Welcome back Steve
You’re not kidding about being the most beautiful camera. Damn!!! That’s a beauty
Loving the images from this camera! Im looking to use it mainly outdoors, what kind of weather would you be comfortable using (or not) the camera in?
Great review, always!! Your down-to-earth review touches and awakes my mind for photographic passion. Reading this review, I get interested in jumping into the Hasselblad 907x. I wonder if the AE-L function is available on the touch screen. If not, how could you manage it when needed. Thanks.
Great review Steve. Would love to get the Hasselblad 907X 50C here in Hong Kong. But they jacked up the price as always. Question for you, I’m torn between this Hasselblad 907x, Hasselblad X1D II, and the Leica SL 2. Any advice? The Leica SL 2 seems a bit big and heavy, but I do have some Leica lenses. But If I get the Hasselblad, no lens at all. Maybe just get the XCD 45P. Thanks.
To be honest, I prefer the original SL to the 2. The 2 is basically a Panasonic S1R, lacks in low light and loses the color signature of the first. Many love the 2 though, so it’s all personal pref. The Hasselblad cameras have a much larger sensor but are a different experience. Slower, not meant for action (though neither is the Leica). If your goal is slow, steady and beautiful photographs the Hasselblad has it. If you want more versatility, and typical features such as 4K video, faster AF, and a great EVF the Leica wins. Really, you can’t go wrong with either and since you have Leica lenses, maybe that is the better move. If you like shallow DOF the 45p will not give much, something like the 65 2.8 will but that’s another $2700.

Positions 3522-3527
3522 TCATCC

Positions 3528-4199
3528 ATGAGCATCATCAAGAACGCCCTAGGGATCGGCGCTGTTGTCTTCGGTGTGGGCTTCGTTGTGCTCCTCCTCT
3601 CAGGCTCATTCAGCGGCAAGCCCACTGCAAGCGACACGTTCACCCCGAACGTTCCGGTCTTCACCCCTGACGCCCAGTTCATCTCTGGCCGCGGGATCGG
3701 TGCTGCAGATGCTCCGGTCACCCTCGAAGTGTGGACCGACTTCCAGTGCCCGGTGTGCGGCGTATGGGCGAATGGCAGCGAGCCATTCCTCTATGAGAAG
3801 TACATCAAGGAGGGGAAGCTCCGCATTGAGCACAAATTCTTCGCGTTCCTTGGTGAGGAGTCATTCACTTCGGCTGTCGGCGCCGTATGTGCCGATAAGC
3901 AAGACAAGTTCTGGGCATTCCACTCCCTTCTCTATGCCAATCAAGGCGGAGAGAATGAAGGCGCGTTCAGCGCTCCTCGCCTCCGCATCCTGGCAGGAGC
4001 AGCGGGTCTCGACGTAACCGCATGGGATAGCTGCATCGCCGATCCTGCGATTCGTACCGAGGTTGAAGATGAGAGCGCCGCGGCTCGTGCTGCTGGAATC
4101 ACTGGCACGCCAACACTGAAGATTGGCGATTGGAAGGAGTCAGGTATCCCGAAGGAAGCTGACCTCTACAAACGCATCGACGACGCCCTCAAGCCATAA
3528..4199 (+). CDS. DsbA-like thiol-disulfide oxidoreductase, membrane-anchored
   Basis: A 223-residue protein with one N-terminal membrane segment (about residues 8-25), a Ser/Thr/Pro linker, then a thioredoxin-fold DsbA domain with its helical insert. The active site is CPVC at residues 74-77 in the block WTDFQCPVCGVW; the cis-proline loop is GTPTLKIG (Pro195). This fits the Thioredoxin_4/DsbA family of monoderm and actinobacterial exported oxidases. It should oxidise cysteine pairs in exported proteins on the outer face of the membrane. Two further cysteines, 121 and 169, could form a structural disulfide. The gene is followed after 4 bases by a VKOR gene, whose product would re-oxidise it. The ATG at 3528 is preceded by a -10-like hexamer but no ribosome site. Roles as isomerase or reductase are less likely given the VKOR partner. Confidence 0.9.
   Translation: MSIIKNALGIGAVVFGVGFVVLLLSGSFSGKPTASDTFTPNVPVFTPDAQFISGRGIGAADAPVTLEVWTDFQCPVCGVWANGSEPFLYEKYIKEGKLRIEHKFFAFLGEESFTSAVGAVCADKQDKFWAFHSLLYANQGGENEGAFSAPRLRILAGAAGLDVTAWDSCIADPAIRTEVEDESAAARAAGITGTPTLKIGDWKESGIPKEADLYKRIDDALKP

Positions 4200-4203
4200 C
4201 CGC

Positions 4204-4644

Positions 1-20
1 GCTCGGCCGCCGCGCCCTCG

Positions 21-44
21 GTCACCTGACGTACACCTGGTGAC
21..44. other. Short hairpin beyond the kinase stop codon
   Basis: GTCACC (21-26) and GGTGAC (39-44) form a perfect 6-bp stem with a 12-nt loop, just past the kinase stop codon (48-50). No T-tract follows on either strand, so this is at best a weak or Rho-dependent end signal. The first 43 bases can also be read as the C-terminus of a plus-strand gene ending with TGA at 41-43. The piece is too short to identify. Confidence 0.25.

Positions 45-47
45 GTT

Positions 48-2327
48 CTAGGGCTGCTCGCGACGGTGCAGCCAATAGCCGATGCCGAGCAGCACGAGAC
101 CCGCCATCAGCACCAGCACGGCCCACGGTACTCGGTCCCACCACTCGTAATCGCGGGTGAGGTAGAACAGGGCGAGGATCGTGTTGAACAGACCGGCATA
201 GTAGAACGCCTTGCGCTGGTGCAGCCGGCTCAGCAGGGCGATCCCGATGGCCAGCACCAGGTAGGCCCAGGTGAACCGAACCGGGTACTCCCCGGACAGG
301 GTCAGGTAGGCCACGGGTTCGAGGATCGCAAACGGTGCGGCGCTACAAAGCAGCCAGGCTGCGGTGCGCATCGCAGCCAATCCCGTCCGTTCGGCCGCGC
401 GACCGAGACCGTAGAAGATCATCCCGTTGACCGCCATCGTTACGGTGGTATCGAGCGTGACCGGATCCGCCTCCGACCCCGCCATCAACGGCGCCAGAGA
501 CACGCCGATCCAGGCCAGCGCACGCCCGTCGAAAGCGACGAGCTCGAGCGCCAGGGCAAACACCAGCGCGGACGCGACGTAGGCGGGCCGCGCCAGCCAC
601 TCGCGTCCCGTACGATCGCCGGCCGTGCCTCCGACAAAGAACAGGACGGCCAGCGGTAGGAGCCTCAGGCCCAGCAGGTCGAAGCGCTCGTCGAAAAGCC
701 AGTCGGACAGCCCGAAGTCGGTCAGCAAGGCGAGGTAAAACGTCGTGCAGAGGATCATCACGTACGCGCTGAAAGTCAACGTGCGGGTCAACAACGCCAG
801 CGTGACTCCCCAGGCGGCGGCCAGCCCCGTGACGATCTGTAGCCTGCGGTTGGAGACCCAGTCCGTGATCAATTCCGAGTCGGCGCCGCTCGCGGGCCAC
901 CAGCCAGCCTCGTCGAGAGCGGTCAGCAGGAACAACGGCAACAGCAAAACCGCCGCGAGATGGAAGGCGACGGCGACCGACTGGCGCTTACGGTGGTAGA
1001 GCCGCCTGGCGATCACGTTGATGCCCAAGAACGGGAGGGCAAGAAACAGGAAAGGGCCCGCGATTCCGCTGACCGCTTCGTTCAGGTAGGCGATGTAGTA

I completely second the impression on the color signature. I switched from the S1 to the SL and I see it in spades.
This camera was a grave disappointment to me. It lacks an exposure lock, which means that it is totally unsuited as a travel camera or for street photography, even though Hasselblad bill it as being suitable. It is hopeless in low light, and heavily pixelated even at 1600 ISO. I am gravely disappointed in it.
Simply untrue. This is the best low light camera I have ever shot with, well, tied with the X1D and X1DII. I have large prints, shot at 25,600 in very dark locations that are a tight crop. They look amazing. There is nothing I have found that beats this sensor in low light in these Hasselblad cameras. The key is exposing it correctly. There is nothing pixelated at any ISO, and you can lock exposure for each shot if you desire.
I agree with you! I have owned a number of cameras and nothing comes close to the X1D family of cameras for low light, high ISO. I also love the natural colour signature of the camera. I rarely adjusted white balance with my X1D whereas that was a common adjustment I did with other expensive cameras.
That was a real nice review Steve – I really appreciate your cadence and delivery describing the experience with the 907X. It is thoughtful and deliberate approaches like this which reinforces me the art of photography is alive and well – specifically during challenging times like these we are all navigating through.
Thank you Dan.
Just a big thankyou for sharing this experience, Steve. You really make it come alive. And SLOW photography is the way to go.
Thank you John!
Sorry Steve, me again. I clicked off your site to look for more details on where I can buy this in the UK and the first place I landed answered my two questions and the answer to them both is YES it seems so now the amex is flexing even harder 🙂